To remedy this, I went back at 8 p.m. and shot as the sun was about to go down with just enough sunlight to get even exposures between the windows and the rest of the room. As you can see in the image, the long exposure creates a great ghosting effect so that the people in the images add an ethereal feel to the scene.

Up close and personal, the Roundshot VR Drive Metric Panoramic Head


Once I got my feet wet, so to speak, I decided to shoot a few images in the B&H SuperStore early in the morning, before any customers or employees arrived. With my coworker, Shawn, along to help out, we set up various shots in interesting locations, such as the Pro Photo counter, the camera kiosks, the computer area, and the audio room, with its arresting colored LED lighting.

Panoramic photograph of the studio monitor showroom at B&H Photo


One of the interesting things about using the Metric is that you have to be out of view of the camera’s lens while it’s shooting. This means that you either press the Start button and go hide behind something, or you have to physically walk around in a circle as the head does its shoot-move-shoot motions.

To get a properly exposed final image, you must carefully set up the Metric before starting the shooting program so that the white disc that covers the exposure meter is aimed in a neutrally lit area, somewhere between the brightest and darkest parts of the scene you are capturing. This can take a bit of trial and error, but once you get the hang of it, it becomes second nature.


After shooting in Grand Central and inside of B&H, I wanted to head outside to capture some of the majesty of New York City. I wanted to shoot in places that are iconic, but also a little more unique than Times Square, the Empire State Building, or the Brooklyn Bridge. I first went to Broadway and 23rd street to capture the famous Flatiron Building. I arrived just after 6 a.m., thinking that the streets would be fairly empty, but of course in the City that Never Sleeps, they’re never empty.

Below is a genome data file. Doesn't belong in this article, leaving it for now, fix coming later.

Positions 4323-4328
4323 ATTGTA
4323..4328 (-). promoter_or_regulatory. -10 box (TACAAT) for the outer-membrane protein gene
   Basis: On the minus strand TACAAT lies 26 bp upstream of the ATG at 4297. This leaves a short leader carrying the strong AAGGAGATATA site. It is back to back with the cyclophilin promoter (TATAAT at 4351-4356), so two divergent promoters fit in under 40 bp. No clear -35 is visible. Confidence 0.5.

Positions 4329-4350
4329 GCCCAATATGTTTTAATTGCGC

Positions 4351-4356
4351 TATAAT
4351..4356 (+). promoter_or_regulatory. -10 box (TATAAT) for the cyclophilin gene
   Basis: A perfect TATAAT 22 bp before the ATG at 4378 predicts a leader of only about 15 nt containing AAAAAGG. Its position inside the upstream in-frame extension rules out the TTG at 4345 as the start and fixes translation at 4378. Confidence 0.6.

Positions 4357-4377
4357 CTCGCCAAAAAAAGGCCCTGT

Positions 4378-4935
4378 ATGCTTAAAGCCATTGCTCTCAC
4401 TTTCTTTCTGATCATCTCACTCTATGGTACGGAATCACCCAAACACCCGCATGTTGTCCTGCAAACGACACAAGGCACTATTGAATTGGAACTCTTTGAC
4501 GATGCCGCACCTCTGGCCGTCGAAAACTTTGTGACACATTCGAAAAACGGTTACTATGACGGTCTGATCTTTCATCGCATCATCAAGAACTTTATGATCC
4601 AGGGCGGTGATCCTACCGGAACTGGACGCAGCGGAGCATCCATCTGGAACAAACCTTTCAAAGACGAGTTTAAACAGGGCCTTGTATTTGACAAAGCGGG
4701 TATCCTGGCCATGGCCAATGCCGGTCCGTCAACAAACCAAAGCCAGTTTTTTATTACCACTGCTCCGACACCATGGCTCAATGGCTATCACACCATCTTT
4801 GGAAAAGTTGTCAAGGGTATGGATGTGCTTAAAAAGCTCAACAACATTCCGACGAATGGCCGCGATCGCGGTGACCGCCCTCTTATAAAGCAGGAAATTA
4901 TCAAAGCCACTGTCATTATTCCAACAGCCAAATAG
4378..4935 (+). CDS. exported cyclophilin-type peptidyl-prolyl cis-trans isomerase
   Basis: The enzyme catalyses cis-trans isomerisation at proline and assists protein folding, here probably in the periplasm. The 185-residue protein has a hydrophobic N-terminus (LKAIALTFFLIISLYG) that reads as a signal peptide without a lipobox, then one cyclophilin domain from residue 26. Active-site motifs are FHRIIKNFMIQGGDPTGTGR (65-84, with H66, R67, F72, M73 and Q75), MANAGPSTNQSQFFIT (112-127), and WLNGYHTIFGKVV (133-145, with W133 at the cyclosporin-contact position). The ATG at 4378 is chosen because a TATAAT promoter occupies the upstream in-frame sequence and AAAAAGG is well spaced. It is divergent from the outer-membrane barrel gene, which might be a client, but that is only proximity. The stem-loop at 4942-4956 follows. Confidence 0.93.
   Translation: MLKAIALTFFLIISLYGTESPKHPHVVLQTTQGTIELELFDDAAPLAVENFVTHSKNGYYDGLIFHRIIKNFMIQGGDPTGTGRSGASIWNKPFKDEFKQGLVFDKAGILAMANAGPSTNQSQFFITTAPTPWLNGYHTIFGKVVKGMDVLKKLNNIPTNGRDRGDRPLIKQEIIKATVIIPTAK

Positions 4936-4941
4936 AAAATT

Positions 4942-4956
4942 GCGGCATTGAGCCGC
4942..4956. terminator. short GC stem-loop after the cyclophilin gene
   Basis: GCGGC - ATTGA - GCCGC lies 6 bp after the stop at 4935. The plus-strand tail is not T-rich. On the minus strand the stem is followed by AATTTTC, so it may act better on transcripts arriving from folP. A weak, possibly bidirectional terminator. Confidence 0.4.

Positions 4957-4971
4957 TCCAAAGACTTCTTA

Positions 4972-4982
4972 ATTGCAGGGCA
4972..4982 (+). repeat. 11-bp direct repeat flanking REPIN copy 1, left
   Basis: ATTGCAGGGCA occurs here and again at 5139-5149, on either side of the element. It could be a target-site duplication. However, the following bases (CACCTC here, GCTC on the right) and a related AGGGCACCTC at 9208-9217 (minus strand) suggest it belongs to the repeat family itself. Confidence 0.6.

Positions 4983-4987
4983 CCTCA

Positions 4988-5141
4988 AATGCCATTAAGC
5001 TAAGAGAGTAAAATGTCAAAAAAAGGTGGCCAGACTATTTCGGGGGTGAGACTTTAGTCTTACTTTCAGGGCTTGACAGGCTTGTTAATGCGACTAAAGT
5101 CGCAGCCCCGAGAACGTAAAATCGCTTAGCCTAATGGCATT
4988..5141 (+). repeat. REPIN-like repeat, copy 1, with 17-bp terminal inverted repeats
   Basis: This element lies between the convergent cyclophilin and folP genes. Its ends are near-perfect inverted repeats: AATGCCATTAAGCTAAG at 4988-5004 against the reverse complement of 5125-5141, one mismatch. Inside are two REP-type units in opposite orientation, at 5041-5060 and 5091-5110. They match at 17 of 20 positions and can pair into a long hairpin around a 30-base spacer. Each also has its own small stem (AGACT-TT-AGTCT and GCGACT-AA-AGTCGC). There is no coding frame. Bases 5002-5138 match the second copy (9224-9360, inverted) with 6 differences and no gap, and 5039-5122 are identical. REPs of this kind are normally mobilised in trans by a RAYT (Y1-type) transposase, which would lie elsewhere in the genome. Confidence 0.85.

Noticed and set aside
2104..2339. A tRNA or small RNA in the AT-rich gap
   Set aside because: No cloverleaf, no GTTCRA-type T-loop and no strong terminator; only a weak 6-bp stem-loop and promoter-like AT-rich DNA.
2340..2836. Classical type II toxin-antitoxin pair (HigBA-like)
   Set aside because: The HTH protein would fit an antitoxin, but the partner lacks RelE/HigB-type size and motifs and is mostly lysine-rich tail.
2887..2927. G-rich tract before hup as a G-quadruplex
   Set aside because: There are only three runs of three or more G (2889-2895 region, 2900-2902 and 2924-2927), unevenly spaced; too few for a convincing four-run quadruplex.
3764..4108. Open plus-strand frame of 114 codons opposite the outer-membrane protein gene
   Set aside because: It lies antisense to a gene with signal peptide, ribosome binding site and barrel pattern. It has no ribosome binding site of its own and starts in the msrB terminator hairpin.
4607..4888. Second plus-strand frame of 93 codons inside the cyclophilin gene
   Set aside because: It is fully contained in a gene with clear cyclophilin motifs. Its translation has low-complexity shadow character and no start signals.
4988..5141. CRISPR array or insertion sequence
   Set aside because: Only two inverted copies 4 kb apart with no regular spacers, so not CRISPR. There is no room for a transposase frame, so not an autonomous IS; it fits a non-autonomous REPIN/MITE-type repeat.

With such an expensive piece of gear, I had to constantly have one eye on the Metric as I was circling it, and one eye on the people around me, making sure that no one walked into my tripod, accidentally toppling the whole setup. Luckily, commuters were busy enough to not stop and stare, but aware enough to give the Metric and me some space.

Panoramic photo of 23rd Street, in Manhattan, at the intersection of Fifth Avenue and Broadway. Can you find the Flatiron Building?


After feeling confident that I got the shot I needed, I headed uptown to shoot just outside of Central Park, in Columbus Circle. By now the sun had really risen, and it became quite a challenge to get an evenly exposed image. This brings me to the one drawback that I found: the Metric can only capture JPEG images, bypassing shooting RAW files because of speed and size issues. While stitching up to 105 RAW images together might take a lot longer than the JPEGs, it would be really nice to recover a greater amount of highlight and shadow in post production. Alas, this isn’t possible, so as you see in the below image, there are some issues with the brightest and darkest areas in the photo, although this is only a problem in the most extreme situations.

I couldn’t be happier with the way the final 360-degree panoramas turned out. If you’ve never shot something like this before (and I hadn’t), opening up the final product in a pano-viewer and moving the mouse to control the image is an extremely satisfying feeling. It’s like you’re back in the moment that you took the photos.

Panoramic photo of Manhattan's Columbus Circle, at 59th Street